New Mexico legislators says virus shouldn’t delay their work
SANTA FE, N.M. (AP) — Leading Democratic lawmakers pressed forward Monday with efforts to hold a legislative session in January 2021 as the coronavirus pandemic intensifies and members of a legislative committee were warned of possible exposure to COVID-19 from an individual who tested positive after attending a hearing in the Statehouse.
Some Republican lawmakers have suggested the session be postponed until the public can safely attend in-person.
A positive test for COVID-19 triggered contact tracing protocols Monday for people who attended a Nov. 10 committee hearing on the floor of the House of Representatives, according to two legislators and Raúl Burciaga, lead legal adviser to the Legislature.
The individual who tested positive was not identified. Separately, state Rep. Dayan Hochman-Vigil previously disclosed publicly that she and her husband tested positive to highlight the severity of the virus.
A panel of lawmakers Monday moved forward with negotiations for a lease option at a city-operated convention center several blocks from the state Capitol building — where spacious rooms might allow greater social distancing and public participation when the Legislature convenes in 2021.
At a planning meeting on Monday with legal counsel, leaders of Democratic majorities in the House and Senate said their members want to convene the Legislature within a 60-day window outlined by the state Constitution, starting on Jan. 21, 2021.
The committee left open the possibility that the 2021 session would take place entirely online with provisions for public participation by web conference and telephone.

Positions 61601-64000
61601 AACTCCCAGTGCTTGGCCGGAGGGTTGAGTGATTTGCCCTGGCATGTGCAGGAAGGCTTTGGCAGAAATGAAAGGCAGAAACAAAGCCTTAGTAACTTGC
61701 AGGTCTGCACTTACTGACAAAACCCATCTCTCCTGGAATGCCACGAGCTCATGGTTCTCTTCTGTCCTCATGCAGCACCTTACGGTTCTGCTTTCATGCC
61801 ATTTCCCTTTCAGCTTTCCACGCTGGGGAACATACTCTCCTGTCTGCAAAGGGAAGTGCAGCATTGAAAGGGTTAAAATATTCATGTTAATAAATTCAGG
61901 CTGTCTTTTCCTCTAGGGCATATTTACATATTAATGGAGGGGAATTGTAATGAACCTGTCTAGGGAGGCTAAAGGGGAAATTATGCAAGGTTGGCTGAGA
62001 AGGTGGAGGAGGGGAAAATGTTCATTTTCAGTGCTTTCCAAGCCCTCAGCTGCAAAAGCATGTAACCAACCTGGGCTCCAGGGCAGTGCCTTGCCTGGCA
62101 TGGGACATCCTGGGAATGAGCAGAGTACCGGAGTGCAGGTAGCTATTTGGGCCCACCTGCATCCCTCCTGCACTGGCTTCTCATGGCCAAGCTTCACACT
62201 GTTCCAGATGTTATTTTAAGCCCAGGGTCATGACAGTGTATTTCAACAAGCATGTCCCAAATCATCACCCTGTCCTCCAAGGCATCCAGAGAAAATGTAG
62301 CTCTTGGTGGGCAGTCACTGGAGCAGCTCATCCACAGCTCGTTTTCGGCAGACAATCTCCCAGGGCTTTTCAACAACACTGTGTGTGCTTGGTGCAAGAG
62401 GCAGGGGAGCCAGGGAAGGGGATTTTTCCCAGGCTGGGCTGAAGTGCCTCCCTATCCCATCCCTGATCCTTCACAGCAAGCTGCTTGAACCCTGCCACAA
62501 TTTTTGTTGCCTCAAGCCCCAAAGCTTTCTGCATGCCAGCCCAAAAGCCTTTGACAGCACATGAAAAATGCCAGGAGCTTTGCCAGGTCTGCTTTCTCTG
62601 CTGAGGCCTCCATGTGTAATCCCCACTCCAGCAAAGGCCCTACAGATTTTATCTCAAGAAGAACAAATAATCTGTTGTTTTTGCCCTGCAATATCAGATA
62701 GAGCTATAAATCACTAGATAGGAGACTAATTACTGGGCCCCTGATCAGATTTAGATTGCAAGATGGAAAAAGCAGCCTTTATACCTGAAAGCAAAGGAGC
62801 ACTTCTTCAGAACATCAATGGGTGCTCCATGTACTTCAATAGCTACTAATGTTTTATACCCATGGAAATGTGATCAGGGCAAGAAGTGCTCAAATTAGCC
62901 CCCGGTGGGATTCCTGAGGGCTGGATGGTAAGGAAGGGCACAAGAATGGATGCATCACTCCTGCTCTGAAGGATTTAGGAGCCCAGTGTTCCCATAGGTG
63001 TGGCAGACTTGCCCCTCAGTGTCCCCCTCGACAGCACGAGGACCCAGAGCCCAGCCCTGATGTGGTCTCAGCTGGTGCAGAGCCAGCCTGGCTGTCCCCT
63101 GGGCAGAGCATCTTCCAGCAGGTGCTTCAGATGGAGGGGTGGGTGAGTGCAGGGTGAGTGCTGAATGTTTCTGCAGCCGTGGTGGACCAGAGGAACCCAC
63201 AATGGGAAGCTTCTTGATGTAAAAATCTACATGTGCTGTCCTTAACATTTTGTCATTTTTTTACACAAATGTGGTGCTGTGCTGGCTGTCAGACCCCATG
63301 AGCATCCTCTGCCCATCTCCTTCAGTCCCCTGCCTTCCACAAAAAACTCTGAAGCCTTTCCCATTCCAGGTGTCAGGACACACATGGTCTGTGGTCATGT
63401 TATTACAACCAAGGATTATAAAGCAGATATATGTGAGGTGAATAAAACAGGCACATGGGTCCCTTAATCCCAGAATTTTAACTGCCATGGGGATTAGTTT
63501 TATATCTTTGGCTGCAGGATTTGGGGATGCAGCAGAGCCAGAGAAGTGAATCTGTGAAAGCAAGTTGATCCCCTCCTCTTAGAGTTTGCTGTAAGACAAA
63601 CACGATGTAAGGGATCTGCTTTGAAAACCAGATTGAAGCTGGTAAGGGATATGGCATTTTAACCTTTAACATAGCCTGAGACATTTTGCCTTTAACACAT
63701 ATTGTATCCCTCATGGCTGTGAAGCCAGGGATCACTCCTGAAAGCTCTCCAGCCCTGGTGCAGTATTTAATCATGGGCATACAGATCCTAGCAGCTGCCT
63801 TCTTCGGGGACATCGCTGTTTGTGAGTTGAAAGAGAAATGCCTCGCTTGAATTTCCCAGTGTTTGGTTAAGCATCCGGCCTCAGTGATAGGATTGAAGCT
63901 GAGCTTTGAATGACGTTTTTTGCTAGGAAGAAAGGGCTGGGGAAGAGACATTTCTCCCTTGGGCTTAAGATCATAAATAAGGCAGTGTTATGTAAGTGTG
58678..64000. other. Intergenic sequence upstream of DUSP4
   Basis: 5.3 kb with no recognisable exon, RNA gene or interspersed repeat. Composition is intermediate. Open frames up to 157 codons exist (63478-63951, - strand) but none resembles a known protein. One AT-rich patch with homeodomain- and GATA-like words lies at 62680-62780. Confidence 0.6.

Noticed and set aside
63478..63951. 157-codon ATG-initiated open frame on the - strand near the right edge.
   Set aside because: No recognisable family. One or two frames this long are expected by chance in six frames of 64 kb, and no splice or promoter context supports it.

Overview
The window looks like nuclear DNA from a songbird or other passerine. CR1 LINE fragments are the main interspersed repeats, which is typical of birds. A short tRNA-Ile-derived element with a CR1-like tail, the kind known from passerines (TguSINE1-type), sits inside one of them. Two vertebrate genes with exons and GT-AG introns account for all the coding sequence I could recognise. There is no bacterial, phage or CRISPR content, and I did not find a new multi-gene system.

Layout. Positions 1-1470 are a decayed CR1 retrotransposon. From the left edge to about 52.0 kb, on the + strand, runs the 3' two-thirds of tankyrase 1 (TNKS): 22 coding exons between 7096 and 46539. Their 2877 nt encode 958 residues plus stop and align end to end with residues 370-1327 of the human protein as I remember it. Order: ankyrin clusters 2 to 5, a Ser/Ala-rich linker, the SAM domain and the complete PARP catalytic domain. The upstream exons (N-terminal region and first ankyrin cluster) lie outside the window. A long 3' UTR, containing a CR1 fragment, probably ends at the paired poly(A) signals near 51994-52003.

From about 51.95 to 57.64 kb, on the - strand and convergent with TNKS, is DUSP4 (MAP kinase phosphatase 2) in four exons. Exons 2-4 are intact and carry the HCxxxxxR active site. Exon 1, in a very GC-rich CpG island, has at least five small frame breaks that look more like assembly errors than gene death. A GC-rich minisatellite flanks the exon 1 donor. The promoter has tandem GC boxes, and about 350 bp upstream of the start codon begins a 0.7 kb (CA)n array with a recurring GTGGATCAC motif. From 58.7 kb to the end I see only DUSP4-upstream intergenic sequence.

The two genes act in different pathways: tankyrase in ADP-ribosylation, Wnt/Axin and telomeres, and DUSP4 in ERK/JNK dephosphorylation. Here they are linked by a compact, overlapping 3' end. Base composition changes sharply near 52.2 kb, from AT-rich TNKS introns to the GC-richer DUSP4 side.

The election defeat of several conservative-leaning Democratic senators has opened the possibility of progressive-backed reforms on abortion rights, recreational marijuana and greater spending on education from a multibillion-dollar state trust.
“There was a strong feeling that we needed to have the session during the 60-day window in the Constitution with the method to be determined,” said state Democratic Senate majority leader Peter Wirth, describing opinions among Democratic senators and seven senators-elect.
New Mexico is among several states that have imposed near-lockdowns since Friday in an aggressive response to the latest wave of coronavirus infections shattering records across the U.S.
Legislators aren’t covered by the governor’s emergency health orders, but Republican House lawmakers urged colleagues to postpone the bulk of the legislative session until later in the year when in-person participation might be safer, depending on uncertain prospects for vaccines development and distribution.
Republican House minority leader Jim Townsend of Artesia said it would be legally permissible but wrong for legislators to schedule a legislative session in the midst of public health order restrictions, noting that lawmakers may have been exposed to COVID-19 in the Capitol building last week. He says web conferencing isn’t a true substitute for public participation.
“It’s awfully disingenuous,” Townsend said. “We impose all of these rules on the population in general and then say, ‘This is not applicable to me.’”
Some Democratic legislators were warry of an in-person legislative session, even at a convention center with good air circulation.
Rep. Debbie Armstrong of Albuquerque said January was bound to be too soon for lawmakers to safely assemble. Sen. Michael Sanchez, D-Albuquerque said he already is helping isolated constituents find public wifi hotspots to participate remotely online.
In addition, New Mexico Gov. Michelle Lujan Grisham says she will convene a special session soon that could distribute $100 million in federal relief funds to support the unemployed and businesses that have been hard-hit by the pandemic and emergency health restrictions. It was unclear on Monday when that might take place.
A renewed statewide coronavirus lockdown began Monday and lasts through Nov. 30. People are being asked to stay home, and only essential businesses such as grocery stores, pharmacies and big box retailers will be open.
The seven-day rolling average of daily deaths in New Mexico has risen over the past two weeks from 7.6 deaths per day on Nov. 1 to 14.9 deaths per day on Nov. 15.
California, Oregon, Michigan and Washington state also have announcing renewed efforts to combat the coronavirus as more than 11 million cases of COVID-19 have been reported in the United States.